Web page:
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COVID-19 Updates

Mandibular prosthesis All on 4 system supported by implants. Medically accurate 3D illustration of human teeth and dentures concept

What are All-On-4s Dental Implants?

Most patients think of dental implants as replacing only one missing tooth at a time. Fortunately, implants can be used to keep dentures securely in place. The procedure known as all-on-4s refers to a denture being secured to just four implants per arch. Two implants are placed towards the back of the arch on an angle and two towards the front of the arch. A new set of dentures is then made for you to fit these brand new implants.

What are All-On-4s Dental Implants?
All-on-4s dental implants use just four implants to keep a denture securely in place. Unlike other procedures and options, this is more ideal for people who do not want a lot of implants or who might have bone density issues that could otherwise affect typical implants. The procedure involves inserting four implants onto each arch of the mouth where a denture is needed. The two back implants are placed on more of an angle, which keeps them more securely in place and provides a great grip to the actual denture plate. The front two implants are used to prevent the denture from slipping while talking or eating.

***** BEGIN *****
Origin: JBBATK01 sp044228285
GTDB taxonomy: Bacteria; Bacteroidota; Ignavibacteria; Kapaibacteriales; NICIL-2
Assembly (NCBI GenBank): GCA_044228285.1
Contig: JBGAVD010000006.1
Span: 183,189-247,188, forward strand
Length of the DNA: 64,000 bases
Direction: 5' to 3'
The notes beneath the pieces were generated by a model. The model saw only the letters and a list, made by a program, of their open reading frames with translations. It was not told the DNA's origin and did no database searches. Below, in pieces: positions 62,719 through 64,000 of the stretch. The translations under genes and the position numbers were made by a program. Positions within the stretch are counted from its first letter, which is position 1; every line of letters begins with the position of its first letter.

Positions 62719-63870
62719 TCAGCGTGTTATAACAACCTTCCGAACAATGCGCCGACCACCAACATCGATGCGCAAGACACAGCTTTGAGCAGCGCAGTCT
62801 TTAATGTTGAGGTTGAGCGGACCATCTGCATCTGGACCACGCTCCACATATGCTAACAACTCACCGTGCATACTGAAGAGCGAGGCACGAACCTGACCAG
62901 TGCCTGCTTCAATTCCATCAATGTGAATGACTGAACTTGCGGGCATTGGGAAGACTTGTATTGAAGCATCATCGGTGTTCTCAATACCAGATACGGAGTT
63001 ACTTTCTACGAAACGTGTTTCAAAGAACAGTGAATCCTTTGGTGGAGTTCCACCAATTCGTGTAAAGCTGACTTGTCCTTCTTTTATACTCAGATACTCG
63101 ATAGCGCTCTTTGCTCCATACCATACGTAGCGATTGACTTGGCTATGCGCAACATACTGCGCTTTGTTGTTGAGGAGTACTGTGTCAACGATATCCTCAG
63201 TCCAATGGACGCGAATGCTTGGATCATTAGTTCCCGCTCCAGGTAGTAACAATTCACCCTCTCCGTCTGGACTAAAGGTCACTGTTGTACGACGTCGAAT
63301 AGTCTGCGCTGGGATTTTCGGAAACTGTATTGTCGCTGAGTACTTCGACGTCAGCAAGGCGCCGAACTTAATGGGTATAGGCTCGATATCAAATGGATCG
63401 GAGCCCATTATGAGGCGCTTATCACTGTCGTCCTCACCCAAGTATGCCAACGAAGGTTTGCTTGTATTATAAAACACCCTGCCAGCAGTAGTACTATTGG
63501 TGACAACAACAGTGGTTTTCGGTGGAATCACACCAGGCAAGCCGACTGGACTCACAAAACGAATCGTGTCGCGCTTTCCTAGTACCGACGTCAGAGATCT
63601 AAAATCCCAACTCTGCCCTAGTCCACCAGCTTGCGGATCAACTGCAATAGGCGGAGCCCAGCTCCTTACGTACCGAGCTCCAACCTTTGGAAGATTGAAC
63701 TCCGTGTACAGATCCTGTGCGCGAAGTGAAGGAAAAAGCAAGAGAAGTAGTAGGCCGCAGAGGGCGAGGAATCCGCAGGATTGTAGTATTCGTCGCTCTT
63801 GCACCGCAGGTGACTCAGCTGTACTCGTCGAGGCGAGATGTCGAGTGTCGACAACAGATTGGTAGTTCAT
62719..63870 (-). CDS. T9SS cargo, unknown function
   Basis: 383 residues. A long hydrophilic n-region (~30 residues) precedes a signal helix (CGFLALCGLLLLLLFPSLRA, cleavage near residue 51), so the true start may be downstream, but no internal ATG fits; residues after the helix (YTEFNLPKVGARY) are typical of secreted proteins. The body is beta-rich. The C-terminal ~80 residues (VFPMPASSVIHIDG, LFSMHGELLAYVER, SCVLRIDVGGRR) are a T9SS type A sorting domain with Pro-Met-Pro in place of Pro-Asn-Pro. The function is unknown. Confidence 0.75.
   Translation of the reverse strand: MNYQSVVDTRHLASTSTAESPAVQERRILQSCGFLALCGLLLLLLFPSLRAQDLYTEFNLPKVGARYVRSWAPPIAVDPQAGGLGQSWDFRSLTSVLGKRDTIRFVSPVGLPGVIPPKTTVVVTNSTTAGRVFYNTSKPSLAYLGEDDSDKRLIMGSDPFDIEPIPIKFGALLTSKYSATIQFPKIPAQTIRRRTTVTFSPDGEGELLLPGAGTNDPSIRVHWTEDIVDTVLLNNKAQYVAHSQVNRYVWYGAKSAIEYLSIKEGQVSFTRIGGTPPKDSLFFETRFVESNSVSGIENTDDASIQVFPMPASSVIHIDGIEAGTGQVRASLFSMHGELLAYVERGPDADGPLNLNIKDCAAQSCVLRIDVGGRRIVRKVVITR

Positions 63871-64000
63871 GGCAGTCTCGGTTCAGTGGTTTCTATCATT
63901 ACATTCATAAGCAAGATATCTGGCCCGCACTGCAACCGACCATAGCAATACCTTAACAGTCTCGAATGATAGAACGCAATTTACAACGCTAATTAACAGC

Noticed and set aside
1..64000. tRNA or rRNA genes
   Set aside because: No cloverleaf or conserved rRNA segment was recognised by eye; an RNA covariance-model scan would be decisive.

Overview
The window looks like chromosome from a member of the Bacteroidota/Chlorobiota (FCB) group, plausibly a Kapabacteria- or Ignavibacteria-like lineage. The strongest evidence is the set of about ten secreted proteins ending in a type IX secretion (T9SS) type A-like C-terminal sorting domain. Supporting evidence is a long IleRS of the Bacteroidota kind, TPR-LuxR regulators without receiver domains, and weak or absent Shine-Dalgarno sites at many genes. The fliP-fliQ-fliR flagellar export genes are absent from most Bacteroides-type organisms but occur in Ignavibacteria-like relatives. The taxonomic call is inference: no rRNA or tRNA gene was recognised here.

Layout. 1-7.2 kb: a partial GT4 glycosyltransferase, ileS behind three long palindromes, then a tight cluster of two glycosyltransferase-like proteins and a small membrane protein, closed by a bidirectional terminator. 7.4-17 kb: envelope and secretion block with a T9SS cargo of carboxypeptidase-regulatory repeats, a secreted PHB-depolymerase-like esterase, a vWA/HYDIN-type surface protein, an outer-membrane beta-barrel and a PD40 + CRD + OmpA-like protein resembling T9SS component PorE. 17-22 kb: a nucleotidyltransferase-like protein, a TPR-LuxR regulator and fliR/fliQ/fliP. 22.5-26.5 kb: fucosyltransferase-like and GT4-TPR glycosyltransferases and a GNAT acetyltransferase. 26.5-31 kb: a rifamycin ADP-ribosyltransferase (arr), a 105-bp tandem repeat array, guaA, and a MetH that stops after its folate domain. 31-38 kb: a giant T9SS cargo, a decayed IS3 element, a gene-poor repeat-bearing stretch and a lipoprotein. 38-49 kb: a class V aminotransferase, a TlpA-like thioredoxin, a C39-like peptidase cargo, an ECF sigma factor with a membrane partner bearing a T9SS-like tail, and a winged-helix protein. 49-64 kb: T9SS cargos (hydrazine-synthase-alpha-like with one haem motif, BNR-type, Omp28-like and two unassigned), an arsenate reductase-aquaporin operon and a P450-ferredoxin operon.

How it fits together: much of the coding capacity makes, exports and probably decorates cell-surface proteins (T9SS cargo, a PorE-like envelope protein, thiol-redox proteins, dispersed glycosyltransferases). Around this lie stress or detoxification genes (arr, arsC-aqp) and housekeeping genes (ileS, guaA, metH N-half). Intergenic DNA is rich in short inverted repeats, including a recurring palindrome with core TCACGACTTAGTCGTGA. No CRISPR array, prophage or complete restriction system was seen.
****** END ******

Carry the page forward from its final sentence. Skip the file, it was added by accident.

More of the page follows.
What are the Benefits of All-On-4s?
The all-on-4s option is ideal for patients who don’t want a dozen implants in their mouth just to keep a denture plate in place. The procedure uses just four intricately placed implants that will firmly hold the denture and prevent it from slipping or falling out. All-on-4s are great for new denture wearers who want to feel like they have a natural smile without the need for adhesives and gels that keep the appliance in place. This option may also be a good choice for patients who have less bone mass in the areas where the implants will be placed. Because the back implants are inserted on an angle, it relies on thinner bone mass to keep it in place.

How are They Done?